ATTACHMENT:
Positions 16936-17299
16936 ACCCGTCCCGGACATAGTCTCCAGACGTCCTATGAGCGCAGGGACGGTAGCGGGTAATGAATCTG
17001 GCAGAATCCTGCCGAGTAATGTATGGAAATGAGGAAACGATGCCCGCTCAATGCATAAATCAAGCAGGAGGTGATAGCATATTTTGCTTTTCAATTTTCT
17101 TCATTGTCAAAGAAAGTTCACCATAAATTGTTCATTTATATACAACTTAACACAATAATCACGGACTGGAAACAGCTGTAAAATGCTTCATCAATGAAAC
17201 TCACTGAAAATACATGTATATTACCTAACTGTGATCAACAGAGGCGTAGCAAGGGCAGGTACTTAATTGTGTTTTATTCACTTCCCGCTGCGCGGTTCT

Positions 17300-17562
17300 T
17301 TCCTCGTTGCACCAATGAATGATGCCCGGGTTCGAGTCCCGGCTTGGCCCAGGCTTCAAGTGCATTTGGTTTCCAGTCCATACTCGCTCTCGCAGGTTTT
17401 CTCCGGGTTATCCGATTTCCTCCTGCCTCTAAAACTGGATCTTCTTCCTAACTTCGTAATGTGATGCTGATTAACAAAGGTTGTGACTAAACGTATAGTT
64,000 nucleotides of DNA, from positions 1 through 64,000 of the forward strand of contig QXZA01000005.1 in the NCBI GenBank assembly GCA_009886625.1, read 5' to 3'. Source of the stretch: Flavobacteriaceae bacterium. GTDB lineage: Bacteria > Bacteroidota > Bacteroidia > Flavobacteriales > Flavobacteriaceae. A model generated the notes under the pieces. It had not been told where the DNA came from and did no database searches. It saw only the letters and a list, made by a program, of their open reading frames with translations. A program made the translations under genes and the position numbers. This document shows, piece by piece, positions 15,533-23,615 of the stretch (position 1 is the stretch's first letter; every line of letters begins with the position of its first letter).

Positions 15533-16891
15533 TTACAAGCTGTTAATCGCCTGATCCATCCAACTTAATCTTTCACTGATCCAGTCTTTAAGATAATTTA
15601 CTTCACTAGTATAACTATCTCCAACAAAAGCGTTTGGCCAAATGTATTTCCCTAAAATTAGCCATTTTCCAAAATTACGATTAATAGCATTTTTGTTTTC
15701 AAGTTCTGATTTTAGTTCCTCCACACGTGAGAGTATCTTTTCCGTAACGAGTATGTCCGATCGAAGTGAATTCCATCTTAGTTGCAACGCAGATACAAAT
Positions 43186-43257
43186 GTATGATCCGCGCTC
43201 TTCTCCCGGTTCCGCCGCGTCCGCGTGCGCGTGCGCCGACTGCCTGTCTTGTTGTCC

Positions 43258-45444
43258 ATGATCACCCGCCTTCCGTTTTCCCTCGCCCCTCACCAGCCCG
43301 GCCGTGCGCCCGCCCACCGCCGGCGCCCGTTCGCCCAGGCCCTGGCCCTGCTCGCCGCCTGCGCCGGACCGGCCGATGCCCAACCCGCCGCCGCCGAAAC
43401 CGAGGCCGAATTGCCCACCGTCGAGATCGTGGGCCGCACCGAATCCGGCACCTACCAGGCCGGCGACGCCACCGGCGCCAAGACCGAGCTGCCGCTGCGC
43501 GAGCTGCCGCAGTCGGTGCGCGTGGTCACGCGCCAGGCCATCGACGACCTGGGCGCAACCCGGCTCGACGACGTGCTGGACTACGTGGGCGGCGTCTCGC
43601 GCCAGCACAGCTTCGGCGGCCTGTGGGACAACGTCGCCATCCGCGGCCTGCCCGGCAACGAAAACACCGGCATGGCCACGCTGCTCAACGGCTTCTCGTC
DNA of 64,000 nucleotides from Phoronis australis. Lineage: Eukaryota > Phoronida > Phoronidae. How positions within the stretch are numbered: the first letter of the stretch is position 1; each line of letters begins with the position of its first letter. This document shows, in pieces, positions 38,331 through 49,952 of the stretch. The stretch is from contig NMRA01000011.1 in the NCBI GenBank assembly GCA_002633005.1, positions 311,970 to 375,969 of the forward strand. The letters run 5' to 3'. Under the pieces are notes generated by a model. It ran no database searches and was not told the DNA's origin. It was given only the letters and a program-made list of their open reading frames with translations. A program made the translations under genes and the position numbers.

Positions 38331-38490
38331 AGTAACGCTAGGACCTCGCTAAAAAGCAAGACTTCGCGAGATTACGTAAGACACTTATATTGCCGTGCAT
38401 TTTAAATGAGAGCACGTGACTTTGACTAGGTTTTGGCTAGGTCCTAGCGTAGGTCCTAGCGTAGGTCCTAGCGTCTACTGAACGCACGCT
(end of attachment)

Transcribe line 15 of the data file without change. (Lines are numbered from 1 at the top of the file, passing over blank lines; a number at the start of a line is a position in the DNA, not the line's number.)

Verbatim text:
Positions 43186-43257